‘BRUCE BETTER HAVE OUR MONEY’: Students, Professors Protest Gov. Rauner’s Budget Inaction

Rep.+Jan+Schakowsky+joins+protesters+criticizing+Illinois+republican+leaders+for+failing+to+pass+a+state+budget.+

Photo by Luis Badillo

Rep. Jan Schakowsky joins protesters criticizing Illinois republican leaders for failing to pass a state budget.

The streets of downtown Chicago were filled with the deafening roar of car horns and chants, as demonstrators protested outside the Palmer House hosting an Illinois Republican Party fundraiser.

Protesters complied with Chicago police to keep the road clear after demonstrators shortly clashed with motorists on Monroe street.
Protesters complied with Chicago police to keep the road clear after demonstrators shortly clashed with motorists on Monroe street.

The demonstrators were mostly made up of public university students and professors, but were joined by social workers, senior citizens, and social service recipients. This diverse group of protesters, however, sent a unified message of their dissatisfaction with the leadership behind the state’s current budget crisis.

Inside the high end hotel, the Illinois GOP hosted Republican presidential candidate, Texas Sen. Ted Cruz—the only presidential candidate to accept the invitation. The fundraiser was closed to reporters, with tickets costing anywhere from $500 to $40,000 for gold sponsors. The dinner was in Honor of Illinois Gov. Bruce Rauner, the first republican Governor in the state in 12 years.

Outside, demonstrators also had Rauner on their mind, but were doing anything but honoring him. The group of over a hundred protesters marched from the Federal Plaza to the hotel, the entire time chanting anti-Rauner slogans.

“Hey hey, ho ho, Bruce Rauner has got to go” echoed through the city streets as pedestrians occasionally joined in the chanting. Protesters also sang in unison “Bruce better have my money,” to the tune of Rihanna’ 2015 song “B—- Better Have My Money.”

The scene for a brief moment turned chaotic as protesters overflowed from the sidewalks to the streets, blocking vehicles on Monroe Street. A motorist in a pickup truck was seemingly trying to intimidate protesters, edging closer towards demonstrators carrying signs.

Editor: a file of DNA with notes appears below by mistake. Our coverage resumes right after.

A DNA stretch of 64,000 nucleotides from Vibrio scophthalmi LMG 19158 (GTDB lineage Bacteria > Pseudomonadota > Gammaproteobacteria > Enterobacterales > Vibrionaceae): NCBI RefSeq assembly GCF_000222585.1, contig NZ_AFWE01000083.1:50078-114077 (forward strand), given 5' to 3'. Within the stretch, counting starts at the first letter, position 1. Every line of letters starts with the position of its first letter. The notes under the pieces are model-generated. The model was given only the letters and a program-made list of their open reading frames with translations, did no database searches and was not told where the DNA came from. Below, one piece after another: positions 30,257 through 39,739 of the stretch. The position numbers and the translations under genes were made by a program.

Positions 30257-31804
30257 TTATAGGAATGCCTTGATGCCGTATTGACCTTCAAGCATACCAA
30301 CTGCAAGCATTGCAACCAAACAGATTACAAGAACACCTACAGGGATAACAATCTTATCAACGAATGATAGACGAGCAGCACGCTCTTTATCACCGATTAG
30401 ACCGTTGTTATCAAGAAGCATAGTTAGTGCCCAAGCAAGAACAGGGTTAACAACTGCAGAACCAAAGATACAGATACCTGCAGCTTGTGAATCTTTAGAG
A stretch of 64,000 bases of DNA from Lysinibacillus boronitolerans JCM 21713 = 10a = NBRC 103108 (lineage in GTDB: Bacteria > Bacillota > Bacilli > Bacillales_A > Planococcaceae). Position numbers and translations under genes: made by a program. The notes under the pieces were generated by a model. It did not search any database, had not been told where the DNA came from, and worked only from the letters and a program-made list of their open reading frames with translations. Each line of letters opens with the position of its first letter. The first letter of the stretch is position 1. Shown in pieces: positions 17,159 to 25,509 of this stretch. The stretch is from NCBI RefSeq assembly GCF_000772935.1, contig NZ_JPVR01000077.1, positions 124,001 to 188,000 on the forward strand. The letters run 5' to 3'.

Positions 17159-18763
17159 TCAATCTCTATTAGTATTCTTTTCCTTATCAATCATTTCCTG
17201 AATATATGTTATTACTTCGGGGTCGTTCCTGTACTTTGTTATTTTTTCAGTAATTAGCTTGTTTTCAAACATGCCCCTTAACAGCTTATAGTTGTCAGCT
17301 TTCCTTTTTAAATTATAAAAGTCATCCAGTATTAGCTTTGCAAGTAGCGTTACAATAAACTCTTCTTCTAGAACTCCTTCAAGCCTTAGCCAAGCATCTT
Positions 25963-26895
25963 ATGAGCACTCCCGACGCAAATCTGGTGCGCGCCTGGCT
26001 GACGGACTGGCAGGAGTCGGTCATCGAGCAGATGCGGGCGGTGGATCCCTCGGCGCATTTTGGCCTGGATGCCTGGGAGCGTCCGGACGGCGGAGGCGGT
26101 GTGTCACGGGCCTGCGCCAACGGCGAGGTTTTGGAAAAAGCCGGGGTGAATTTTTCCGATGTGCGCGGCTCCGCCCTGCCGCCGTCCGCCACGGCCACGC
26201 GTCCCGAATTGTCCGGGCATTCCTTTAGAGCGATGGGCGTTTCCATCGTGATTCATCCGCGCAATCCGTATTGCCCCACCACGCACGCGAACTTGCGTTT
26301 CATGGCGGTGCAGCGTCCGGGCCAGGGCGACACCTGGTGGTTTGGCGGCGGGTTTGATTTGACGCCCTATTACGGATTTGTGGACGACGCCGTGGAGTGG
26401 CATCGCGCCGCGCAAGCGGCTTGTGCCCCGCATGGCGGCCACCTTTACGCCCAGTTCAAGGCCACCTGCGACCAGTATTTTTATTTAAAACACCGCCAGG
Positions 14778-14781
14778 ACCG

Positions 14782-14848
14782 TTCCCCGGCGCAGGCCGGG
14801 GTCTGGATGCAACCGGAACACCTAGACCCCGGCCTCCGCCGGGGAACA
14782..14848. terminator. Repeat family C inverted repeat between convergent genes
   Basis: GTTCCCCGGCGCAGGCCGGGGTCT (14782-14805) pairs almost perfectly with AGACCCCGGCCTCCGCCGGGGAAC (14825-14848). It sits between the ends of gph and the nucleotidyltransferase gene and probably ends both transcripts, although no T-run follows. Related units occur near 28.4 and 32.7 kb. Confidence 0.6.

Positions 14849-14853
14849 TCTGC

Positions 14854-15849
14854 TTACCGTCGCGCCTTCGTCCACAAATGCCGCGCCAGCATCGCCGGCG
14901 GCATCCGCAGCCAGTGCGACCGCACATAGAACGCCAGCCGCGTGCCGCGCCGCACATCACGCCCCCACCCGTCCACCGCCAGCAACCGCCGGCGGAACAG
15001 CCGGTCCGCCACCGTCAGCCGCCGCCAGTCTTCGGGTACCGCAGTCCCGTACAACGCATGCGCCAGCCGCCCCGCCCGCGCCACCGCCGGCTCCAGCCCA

Protesters eventually organized to allow motorists to pass shortly before police arrived and kept roads clear.

Rep. Jan Schakowsky, D-Ill 9th district, spoke to the demonstrators in front of the Palmer House to chastise the Republican leadership at or outside of the event.

“Shame on Bruce Rauner! Shame on Ted Cruz! Shame on Donald Trump for targeting poor people, students, ordinary working families!” said the congresswoman via loudspeaker. “We have to stop the hate. This is a state that is welcoming to people from all over the world. We have our governor who is trying to starve our most vulnerable!”

Many of the protesters agree to that the governor’s actions unfairly affect the poor and those in need. Brian Spangler, who works for Heartland Alliance in refugee services, called Rauner’s budget policy immoral and unethical. “We haven’t been able to practice homeless prevention for our refugees in crisis,” he said.

Some of NEIU’s professors and students showed in force to protest the lack of a state budget. Sophia Mihic, political science professor, came out in light of the university’s financial challenges.

“The entire university is facing furloughs and deferred payments,” she said. “We haven’t had a budget for the entire year. Our university has been paying (for our students’) MAP grants.”

As NEIU has not had any state funding for that year, teachers and staff will be facing mandatory days of absence. Mihic, among many other protesting that night, says this is a direct result of Rauner not signing a budget into law.

“I mean, we do our jobs,” Mihic said. “But we don’t have a governor that does his.”

Dr. Shelly Bannister, professor of Justice Studies, and Women and Gender Studies, joined protesters to ask the governor to get a budget signed.

“We are a state institution, without any state support,” she said. She also talked about fears that students may leave not just NEIU, but Illinois state schools overall.

“I’ve been hearing so many different reports of students saying, ‘why should I stay here when there’s no guarantee that my school will be open next year.’

“I know that everyone will do their best, all the employees, staff and faculty alike,” said Bannister. “We’ll do our best to provide the best education to our students. They deserve no less, you deserve no less.”

As of this writing, Gov. Rauner has not released any response to the demonstrations, nor has he disclosed any information regarding the fundraiser.